Saturday, 27 October 2012
An Example of A Renewable Energy Policy
EDF became the fifth big energy company to announce a price hike yesterday. They are increasing prices by 10.8% from 7 December, citing the (disputable) excuses of higher network charges, energy efficiency and social schemes and wholesale energy costs. Folk living in the north of Scotland will pay even more than the rest of the UK.
The company insisted its new standard variable prices would still be lower than those of the other four big suppliers to have announced price rises recently.
E.ON is the only one of the big six energy suppliers that hasn't announced price rises yet this autumn, having pledged to fix prices until the end of 2012.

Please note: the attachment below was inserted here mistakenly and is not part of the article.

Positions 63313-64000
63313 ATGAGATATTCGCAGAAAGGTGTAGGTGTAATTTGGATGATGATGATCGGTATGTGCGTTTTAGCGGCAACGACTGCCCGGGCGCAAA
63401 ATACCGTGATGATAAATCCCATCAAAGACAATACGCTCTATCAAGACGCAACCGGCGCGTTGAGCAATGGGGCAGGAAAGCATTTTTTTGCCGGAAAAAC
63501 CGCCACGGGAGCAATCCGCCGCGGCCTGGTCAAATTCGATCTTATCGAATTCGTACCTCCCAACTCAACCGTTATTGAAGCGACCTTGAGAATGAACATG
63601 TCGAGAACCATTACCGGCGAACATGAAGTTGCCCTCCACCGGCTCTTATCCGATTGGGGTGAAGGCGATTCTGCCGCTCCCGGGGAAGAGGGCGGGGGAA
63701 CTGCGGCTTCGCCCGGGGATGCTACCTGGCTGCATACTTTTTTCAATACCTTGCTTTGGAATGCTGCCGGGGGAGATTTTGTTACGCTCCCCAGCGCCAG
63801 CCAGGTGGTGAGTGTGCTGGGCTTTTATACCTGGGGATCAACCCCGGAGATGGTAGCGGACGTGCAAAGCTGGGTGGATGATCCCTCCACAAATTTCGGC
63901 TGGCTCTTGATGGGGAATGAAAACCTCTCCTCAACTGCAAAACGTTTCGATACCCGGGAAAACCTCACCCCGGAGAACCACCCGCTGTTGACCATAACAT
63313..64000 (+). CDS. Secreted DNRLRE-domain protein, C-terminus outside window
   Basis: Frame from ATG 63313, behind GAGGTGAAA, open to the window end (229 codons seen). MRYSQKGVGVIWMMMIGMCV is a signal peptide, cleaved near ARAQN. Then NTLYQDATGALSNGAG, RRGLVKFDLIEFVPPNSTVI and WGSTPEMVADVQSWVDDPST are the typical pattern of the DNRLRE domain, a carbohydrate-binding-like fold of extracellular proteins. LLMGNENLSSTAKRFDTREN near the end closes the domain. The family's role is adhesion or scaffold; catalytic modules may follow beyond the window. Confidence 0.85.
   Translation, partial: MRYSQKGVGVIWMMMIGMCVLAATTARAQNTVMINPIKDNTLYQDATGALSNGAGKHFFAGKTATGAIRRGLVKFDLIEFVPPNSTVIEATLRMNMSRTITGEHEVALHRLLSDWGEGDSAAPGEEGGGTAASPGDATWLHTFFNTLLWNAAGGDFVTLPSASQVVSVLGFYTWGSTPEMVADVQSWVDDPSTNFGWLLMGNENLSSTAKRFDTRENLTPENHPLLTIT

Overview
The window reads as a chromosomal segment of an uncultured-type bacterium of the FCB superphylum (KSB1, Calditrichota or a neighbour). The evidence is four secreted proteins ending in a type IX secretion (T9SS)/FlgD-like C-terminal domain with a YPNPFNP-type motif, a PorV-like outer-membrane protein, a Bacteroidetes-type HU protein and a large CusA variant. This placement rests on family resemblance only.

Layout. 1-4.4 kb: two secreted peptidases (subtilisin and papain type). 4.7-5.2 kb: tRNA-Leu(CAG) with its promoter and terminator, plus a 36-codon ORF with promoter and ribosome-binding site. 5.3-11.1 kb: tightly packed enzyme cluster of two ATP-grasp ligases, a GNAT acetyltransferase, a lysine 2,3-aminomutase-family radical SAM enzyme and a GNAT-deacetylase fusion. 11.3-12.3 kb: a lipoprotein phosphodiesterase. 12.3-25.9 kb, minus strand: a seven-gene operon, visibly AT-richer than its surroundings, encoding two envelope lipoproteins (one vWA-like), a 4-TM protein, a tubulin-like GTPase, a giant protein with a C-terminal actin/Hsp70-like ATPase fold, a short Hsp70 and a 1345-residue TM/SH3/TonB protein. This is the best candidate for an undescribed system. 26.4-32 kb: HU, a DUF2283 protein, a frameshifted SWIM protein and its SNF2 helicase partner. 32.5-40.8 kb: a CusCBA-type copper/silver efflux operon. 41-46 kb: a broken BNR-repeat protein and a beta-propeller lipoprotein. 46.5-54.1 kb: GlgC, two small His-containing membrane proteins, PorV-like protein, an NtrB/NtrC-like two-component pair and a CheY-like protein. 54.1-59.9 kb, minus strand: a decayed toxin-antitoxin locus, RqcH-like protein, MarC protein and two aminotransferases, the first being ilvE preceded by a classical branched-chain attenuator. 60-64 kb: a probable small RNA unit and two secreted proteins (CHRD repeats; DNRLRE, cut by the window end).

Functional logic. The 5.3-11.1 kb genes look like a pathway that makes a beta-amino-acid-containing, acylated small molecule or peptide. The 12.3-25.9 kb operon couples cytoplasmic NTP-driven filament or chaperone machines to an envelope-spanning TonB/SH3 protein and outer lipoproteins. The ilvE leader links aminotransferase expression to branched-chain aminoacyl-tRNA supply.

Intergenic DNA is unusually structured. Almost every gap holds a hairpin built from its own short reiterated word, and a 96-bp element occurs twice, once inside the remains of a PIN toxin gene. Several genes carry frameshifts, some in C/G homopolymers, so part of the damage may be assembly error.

Last week the energy regulator Ofgem said it would make the market 'simpler, clearer and fairer' for consumers. This promise came days after David Cameron urged the energy giants to overhaul confusing tariff systems.
We hear protests from politicians every year and Ofgem isn't fit for purpose. It has little or no power to dictate to the suppliers.
Let's not forget green taxes make up 20% of household energy bills. The politicians are directly responsible for that as they insisted upon introducing renewable energy policies which they were fully aware would increase prices so much that many hundreds of thousands would fall into the full poverty trap each year.
Pointman has an excellent post this week. He outlines the position of Germany which quickly changed from a mixed energy policy to one using renewables. If we don't realise the UK - and Scotland in particular - is running down the same road, but at a slightly different speed, then we're fools.